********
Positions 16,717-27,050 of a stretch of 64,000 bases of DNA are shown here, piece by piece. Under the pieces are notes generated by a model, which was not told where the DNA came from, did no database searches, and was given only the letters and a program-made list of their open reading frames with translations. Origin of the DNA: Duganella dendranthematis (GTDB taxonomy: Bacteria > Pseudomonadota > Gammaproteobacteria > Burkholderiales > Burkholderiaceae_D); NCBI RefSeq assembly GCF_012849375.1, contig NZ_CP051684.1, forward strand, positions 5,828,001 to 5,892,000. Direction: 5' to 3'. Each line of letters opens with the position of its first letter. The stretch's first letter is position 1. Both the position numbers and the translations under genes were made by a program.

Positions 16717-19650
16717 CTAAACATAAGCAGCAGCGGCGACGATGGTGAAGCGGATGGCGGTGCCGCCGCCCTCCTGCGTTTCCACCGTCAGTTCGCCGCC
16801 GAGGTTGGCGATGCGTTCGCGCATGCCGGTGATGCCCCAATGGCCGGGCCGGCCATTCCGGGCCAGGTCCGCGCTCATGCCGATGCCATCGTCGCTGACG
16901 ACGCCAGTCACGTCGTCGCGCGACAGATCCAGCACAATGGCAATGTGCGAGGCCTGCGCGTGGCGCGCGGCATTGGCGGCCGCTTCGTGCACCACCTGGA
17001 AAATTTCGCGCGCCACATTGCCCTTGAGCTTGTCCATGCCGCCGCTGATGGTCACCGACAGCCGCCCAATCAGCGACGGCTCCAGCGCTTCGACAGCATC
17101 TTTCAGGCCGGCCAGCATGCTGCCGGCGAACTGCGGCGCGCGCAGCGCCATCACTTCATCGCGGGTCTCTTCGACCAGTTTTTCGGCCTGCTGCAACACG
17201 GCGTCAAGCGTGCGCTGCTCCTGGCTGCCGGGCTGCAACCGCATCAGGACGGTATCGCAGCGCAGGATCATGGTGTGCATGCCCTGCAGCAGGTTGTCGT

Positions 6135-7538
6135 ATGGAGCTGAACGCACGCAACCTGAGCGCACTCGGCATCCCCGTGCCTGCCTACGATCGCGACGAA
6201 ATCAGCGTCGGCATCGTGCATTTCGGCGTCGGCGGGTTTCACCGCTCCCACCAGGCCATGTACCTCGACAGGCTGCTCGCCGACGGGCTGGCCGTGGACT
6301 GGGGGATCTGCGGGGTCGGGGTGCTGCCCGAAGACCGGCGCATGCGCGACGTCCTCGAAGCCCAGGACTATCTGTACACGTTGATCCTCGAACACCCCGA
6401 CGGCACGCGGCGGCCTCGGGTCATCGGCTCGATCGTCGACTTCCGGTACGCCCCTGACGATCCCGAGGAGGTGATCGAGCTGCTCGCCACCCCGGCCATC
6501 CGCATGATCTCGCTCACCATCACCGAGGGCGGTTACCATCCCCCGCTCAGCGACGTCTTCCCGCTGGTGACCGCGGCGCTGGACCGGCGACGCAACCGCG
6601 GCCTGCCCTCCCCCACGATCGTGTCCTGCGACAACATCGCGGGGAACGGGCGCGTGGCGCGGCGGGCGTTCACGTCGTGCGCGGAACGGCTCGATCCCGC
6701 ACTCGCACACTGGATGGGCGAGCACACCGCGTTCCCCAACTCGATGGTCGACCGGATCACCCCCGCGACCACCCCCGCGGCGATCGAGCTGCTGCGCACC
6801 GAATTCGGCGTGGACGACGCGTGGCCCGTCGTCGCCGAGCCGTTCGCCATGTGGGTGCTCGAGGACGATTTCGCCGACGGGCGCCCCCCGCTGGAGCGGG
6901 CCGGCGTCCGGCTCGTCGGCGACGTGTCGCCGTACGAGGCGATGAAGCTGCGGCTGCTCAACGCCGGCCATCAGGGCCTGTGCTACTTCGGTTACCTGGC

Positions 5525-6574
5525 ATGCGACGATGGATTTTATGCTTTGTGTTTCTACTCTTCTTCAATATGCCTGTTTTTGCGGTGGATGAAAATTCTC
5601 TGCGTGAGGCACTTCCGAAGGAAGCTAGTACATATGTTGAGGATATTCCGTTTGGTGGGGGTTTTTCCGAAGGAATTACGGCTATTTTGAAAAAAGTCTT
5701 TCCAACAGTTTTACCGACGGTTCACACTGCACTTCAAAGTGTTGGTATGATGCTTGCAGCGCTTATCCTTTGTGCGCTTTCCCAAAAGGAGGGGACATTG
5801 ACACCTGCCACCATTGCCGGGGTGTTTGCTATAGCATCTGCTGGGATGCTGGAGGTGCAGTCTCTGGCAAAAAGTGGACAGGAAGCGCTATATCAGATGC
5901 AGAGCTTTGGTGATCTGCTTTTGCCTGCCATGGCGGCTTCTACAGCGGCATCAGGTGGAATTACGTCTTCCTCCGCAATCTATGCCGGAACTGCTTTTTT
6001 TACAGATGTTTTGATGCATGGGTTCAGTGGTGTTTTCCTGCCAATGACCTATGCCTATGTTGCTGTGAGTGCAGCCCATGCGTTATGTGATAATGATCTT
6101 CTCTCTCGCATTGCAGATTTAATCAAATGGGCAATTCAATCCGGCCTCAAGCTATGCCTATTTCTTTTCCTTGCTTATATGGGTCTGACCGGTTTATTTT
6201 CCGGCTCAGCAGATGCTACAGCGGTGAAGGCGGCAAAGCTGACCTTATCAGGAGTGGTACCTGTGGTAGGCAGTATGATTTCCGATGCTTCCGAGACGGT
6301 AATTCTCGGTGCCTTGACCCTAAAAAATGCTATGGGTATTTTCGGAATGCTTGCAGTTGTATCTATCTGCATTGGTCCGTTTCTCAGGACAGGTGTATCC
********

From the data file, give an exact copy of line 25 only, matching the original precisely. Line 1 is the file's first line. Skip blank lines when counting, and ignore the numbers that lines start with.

6001 TACAGATGTTTTGATGCATGGGTTCAGTGGTGTTTTCCTGCCAATGACCTATGCCTATGTTGCTGTGAGTGCAGCCCATGCGTTATGTGATAATGATCTT